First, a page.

Lemons are one of the most beloved citruses in the world. Most of us love a nice, refreshing glass of lemonade, especially on a warm, summer day. However, contrary to the popular saying, life doesn’t just give you lemons – they grow on trees.
Now, even though many consider lemons to be a tropical tree, they can grow in pretty much any climate, as long as there are enough summer days and sunlight. However, to keep the tree at its best and enjoy a nice crop of lemons every year, the tree needs to be trimmed or pruned from time to time. If left untreated, the tree will become overgrown and end up looking more like a bush than a tree.
Today, we’re going to focus on pruning the lemon tree and learning when and how to properly prune one to ensure the best crop and overall health.
What’s The Ideal Lemon Tree Size?
In general, when we’re talking about the best state a lemon tree can be in, meaning it being at its healthiest and offering the best crop, is when the tree’s canopy is not larger than 2 to 3 meters. Contrary to popular belief, a larger canopy does not mean more fruit. Quite the opposite, in fact. A large canopy only takes up space and grows foliage, instead of fruit.
The determining factor when it comes to fruit growth are the tip ends and when the canopy is overgrown, those aren’t able to properly develop and provide us with the gorgeous yellow citrus we all love so much. So, we’d say that you should strive to keep a lemon tree under 3 meters in size (excluding the tree trunk). How do you do that? By pruning.
Why Should You Prune A Lemon Tree?
The general idea behind pruning is that applying ‘controlled stress’ to the plant encourages new growth and pushes the tree in the right direction. In time, a tree will take on a proper shape with few main, fully developed branches and controlled foliage. This is especially important in the first few years as the tree is forming. Later on, the tiny growths that you prune in the early stages become pretty much non-existent, so it’s important to start early to help the tree develop in the best way possible.
When Is The Best Time To Prune?
As we’ve said, it’s best to start early. Frist few years are crucial in the development process – the first two to be precise. Now, another thing to consider is the time of year when you should do it. Now, this one depends based on the climate, but in general, it’s advised that you prune your tree in the spring or autumn. Avoid doing the pruning in the winter or summer, as extreme temperatures, no matter low or high, can stump the plant’s growth.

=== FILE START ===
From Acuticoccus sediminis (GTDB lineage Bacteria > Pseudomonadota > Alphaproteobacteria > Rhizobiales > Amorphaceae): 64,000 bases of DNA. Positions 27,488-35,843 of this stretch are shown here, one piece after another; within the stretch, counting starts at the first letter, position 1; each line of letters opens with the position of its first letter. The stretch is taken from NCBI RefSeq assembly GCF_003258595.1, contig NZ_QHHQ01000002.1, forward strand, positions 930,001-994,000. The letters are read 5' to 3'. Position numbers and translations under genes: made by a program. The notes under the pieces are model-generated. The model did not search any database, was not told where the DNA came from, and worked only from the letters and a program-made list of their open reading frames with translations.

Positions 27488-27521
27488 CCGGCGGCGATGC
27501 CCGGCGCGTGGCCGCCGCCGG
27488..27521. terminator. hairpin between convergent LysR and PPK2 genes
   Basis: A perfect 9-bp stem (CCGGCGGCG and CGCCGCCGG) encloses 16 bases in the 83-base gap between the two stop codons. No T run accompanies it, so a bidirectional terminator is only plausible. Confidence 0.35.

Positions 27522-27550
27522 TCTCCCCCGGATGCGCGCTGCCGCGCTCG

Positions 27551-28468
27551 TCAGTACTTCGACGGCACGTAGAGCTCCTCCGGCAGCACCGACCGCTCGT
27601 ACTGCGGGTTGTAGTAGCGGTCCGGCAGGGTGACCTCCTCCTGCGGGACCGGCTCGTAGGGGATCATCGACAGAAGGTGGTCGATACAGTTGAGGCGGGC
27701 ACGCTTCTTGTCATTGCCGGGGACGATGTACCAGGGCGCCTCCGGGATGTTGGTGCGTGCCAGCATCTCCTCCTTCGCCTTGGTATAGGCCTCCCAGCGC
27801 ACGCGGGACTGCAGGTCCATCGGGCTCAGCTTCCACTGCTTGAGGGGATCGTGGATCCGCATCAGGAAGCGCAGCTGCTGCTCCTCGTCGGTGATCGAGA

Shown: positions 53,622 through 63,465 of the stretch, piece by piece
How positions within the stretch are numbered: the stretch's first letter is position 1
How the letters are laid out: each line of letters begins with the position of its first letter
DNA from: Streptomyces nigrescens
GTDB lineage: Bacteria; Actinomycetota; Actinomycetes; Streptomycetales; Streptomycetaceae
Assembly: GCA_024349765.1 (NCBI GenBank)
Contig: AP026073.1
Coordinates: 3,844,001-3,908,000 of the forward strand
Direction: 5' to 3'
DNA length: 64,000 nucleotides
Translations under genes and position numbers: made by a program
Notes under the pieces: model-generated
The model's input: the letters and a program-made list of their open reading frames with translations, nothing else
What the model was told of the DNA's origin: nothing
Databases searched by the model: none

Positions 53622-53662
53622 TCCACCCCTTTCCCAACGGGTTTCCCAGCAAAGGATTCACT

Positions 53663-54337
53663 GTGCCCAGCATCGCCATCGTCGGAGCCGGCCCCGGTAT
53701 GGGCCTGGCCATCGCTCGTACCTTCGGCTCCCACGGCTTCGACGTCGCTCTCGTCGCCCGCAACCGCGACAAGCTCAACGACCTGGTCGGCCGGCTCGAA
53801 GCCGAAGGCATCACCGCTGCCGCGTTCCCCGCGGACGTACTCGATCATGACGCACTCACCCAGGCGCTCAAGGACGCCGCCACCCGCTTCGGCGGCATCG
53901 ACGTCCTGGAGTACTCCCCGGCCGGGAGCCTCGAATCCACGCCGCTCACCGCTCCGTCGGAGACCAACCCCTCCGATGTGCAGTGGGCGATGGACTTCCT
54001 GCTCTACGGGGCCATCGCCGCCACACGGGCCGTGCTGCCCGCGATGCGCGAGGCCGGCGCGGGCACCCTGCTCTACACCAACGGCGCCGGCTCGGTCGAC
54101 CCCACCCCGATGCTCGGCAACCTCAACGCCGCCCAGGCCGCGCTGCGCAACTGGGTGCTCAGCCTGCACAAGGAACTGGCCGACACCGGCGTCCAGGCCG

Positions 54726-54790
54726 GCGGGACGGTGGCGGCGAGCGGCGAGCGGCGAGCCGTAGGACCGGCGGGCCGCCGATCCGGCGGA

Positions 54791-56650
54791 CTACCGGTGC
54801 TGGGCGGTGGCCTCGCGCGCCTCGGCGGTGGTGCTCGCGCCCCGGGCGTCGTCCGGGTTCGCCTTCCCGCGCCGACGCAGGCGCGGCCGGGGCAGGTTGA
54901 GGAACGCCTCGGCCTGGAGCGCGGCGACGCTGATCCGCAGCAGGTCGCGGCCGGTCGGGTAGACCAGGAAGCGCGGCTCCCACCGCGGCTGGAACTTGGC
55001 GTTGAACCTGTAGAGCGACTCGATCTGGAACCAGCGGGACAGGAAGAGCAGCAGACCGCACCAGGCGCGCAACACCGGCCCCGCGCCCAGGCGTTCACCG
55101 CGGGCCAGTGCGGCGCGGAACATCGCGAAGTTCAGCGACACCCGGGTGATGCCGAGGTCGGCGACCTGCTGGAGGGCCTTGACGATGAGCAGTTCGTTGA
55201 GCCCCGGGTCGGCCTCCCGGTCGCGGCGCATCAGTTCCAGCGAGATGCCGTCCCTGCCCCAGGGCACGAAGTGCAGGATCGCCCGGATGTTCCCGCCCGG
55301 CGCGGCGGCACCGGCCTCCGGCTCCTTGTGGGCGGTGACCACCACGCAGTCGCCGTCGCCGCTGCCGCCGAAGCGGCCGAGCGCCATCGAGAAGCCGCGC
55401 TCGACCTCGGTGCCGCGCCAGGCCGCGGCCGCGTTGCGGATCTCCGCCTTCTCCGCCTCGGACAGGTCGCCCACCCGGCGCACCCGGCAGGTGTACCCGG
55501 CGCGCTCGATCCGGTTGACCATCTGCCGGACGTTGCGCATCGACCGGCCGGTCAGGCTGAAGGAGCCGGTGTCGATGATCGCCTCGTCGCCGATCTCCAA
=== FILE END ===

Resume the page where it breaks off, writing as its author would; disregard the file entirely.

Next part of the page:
As far as how often you should do it – that depends on the age of the tree. Young trees should be pruned as often as needed, so they develop in the proper way. Once they get older, you can dial that down to about once or twice a year, after the harvest. Now, if you want some additional information on precisely when to prune a lemon tree, you can click here to find out.
Are There Different Types Of Lemon Trees?
Yes, of course, they are. Many ask this question because they feel like they might not have to prune or trim theirs if it’s a different type of lemon tree or perhaps a hybrid. However, even if you end up with a hybrid like a Meyer lemon for instance, which is a hybrid between a lemon and a mandarin orange – you’ll still have to prune.
Now, let’s move on to pruning.
What Tools Will I Need?
To properly prune a lemon tree, you’ll need to gear up. Since safety always comes first, you’ll need a pair of protective gloves. You may or may not use goggles, but we don’t see the need to use them, but, to each their own. On top of that, you’ll need either a pair of pruning shears or a small, hand-sized saw, as you’ll have to cut through some wood. Other than that, arm yourself with good will and get to work.
How To Prune A Lemon Tree?
Let’s go through the process, step-by-step, so by the time you’re done with reading this article, you’ll know how to properly do this.
Plan It Out
Don’t just go in and randomly start cutting stray branches. Take your time to really examine the tree and determine the best course of action. Once you’re sure which braches are good to go, then you can pick up the gloves and shears and get to work.
The first step would be to remove the deadwood from the branches. After that, you’ll move on removing the tiny, thin branches to allow the main ones to grow faster and stronger. Keep in mind that all of the cuts should be at a 45-degree angle so that you don’t damage the main stalk.
Also, pay attention to the base of the trunk. If you notice some spouts and basal shoots, remove them as well, as they’ll only suck out the necessary nutrients from the tree itself.
Skirting basically means getting rid of the growth at the bottom of the canopy to prioritise the growth on top, since that’s the best place for the fruit to be at. It might seem like a wrong thing to do, but you’re basically making sure that the most nutrients end up where they’re supposed to, so, in a way, it’s quite the opposite of wasteful.
Topping is pretty much the same thing as trimming. You’re not getting rid of anything for any particular reason other than a purely aesthetic one. However, don’t overdo it. You can even skip this step if you wish, but keep in mind a little bit of trimming never hurt anybody.
Know When To Stop
Our final advice would be to know when to stop. In general, you should never remove more than one-third of a canopy, as the trauma may to too great for the tree and you might end up killing it instead of boosting its growth. So, keep that in mind once you start pruning.
Without a doubt, growing lemons requires some extra effort. However, the end results are more than pleasing. That first sip of lemonade or that first squeeze of lemon juice over the platter full of seafood will taste so much better when you know it came straight from your garden.